WITH SWARMS OF tourists assaulting the North Olympic Peninsula this summer, it might be a good time to answer some of the frequently asked questions about this recreational wonderland in the backwoods corner of the Evergreen State.
Whether their idea of vacation fun is tailgating a trucker around Lake Crescent, throwing beer bottles at traffic signs or building campfires you can see from outer space, our tourist visitors come with a lot of questions that need answering.
It is our duty as ambassadors of the tourist industry to help these confused visitors empty their wallets and go back home as quickly as possible.
Tourists come in all shapes and sizes, from the cheapskate bicycle tourists who survive on granola bars to the mega-motor homes cruising in the endless search for yet another dump station before the holding tank explodes.
The fact is, all of these tourists need our help.
Often, just simply giving directions or offering a nature tip can make a real difference between a tourist’s vacation nightmare and a quality recreational experience.
The most frequently asked question that I as a guide have answered on a regular basis would be this: Where can I dump my garbage?
Imagine for a moment this wilderness gossip columnist driving up to a stately home in some evil city to the east, knocking on the door to demand a place to dump my garbage.
Or imagine me forgoing that formality and simply leaving it in the driveway for the native inhabitants to enjoy.
Garbage dumping facilities are limited in this particular recreational wonderland.
Garbage dumping has become a form of recreation for some of the locals.
The world is their landfill.
Many of our scenic country roads feature festering masses of domestic trash that could threaten to pollute an entire watershed.
We heartily encourage all our visitors to hang on to their trash.
Perhaps they could take advantage of the latest word in camping convenience, the new designer-model-camper trash compacter.
It can be installed in the trunk of your vehicle as a precaution against garbage overload.
Upon returning to one of our many fine urban centers like Seattle, simply dump your trash amid the mountains of garbage already piling up there on the streets, and chances are no one will notice it. When in Rome …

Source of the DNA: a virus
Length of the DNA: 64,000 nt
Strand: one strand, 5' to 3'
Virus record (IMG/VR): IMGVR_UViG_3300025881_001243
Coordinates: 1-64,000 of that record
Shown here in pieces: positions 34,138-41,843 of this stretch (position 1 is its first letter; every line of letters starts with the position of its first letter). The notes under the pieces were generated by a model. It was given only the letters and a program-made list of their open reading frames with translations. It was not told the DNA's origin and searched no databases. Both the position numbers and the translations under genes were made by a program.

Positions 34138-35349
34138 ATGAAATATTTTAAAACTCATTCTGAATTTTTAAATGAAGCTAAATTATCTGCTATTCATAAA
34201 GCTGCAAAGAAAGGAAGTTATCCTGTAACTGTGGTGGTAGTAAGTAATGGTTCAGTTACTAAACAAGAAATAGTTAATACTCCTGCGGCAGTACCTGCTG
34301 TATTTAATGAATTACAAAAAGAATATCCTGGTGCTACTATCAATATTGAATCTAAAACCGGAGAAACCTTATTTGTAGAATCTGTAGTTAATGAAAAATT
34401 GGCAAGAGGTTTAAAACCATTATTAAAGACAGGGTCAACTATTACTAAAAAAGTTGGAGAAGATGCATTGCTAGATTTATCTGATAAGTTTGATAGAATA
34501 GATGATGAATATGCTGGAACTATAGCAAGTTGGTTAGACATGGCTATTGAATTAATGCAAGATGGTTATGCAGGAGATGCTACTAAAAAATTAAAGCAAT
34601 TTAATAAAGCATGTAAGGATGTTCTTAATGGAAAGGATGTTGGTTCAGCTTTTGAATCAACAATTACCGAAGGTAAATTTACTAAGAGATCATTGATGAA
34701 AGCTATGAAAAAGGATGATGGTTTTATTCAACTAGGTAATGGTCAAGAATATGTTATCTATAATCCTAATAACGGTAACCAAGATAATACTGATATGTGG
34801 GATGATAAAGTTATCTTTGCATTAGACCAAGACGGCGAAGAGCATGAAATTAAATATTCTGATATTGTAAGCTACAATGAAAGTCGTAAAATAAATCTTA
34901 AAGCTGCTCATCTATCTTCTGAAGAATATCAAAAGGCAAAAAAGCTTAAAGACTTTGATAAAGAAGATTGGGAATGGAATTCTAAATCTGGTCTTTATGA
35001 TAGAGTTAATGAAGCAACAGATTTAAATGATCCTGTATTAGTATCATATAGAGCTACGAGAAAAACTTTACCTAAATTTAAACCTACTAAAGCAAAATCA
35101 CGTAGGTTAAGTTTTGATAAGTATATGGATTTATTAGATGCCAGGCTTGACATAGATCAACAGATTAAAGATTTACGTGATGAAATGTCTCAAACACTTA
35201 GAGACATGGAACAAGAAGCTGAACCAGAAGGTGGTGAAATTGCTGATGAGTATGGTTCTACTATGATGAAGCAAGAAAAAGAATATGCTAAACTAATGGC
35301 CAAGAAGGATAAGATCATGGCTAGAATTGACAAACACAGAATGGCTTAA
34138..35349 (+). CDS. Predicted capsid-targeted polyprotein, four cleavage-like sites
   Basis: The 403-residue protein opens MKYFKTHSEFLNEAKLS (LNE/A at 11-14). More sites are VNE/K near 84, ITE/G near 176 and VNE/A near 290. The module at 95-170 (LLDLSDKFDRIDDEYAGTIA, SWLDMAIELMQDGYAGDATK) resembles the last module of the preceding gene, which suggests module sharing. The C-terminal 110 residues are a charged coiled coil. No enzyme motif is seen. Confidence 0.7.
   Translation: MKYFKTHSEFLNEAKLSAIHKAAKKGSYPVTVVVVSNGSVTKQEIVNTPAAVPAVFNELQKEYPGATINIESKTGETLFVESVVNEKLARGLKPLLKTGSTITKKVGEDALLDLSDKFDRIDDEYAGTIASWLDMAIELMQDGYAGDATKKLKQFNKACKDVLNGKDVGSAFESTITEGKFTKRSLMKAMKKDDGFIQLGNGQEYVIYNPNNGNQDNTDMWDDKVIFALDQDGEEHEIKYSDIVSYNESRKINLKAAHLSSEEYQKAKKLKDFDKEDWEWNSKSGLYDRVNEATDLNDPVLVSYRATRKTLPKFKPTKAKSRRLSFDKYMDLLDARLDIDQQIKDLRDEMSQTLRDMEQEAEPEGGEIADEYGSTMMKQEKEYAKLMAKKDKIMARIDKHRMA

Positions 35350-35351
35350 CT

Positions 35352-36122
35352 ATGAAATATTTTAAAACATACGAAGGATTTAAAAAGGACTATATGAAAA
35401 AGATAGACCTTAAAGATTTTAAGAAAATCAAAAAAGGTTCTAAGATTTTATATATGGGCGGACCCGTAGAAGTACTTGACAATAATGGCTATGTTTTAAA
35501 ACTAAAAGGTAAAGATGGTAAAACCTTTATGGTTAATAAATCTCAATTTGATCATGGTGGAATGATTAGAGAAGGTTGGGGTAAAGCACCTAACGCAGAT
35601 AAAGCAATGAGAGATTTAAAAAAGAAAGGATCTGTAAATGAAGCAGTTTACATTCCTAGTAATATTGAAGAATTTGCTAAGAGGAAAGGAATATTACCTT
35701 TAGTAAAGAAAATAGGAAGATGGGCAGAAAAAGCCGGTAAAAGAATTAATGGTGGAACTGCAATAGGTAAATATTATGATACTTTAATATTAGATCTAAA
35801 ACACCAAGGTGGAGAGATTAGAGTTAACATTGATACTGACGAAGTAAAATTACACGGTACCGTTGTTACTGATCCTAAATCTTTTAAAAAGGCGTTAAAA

Helping tourists avert a garbage crisis is only a small part of the assistance we offer our visitors.
The second most popular tourist question has to be this: Where is the bathroom?
This is frequently an urgent request from a tourist visitor unused to the vicissitudes of life on the last frontier.
Scientists have somehow determined that early man stopped soiling his cave approximately 40,000 years ago.
In 1899, the German Oriental Society expedition under the direction of archaeologist Robert Koldewey discovered that the “Hanging Gardens of Babylon” had indoor plumbing.
These hygienic revolutions have yet to be found consistently on the North Olympic Peninsula.
While some of our restroom facilities serve as temporary housing for budget-minded travelers with substance abuse issues, others are so overloaded and unmaintained that there are few people who can manage to enter these hellholes for anything short of an emergency.
During the so-called offseason, some of our wilderness restrooms are locked up.
Unfortunately, the human digestive season had no offseason, leaving our tourists to deal with the problem au naturel.
Perhaps the uninhabitable restrooms serve a purpose, though: to keep the tourists moving and searching for a clean one.
We sincerely hope the tourists enjoy their visit, drive over the traffic counter, get an informative brochure printed on recycled paper and go home.
Pat Neal is a fishing guide and “wilderness gossip columnist” whose column appears here every Wednesday.
He can be reached at 360-683-9867 or by email via patneal email@example.com.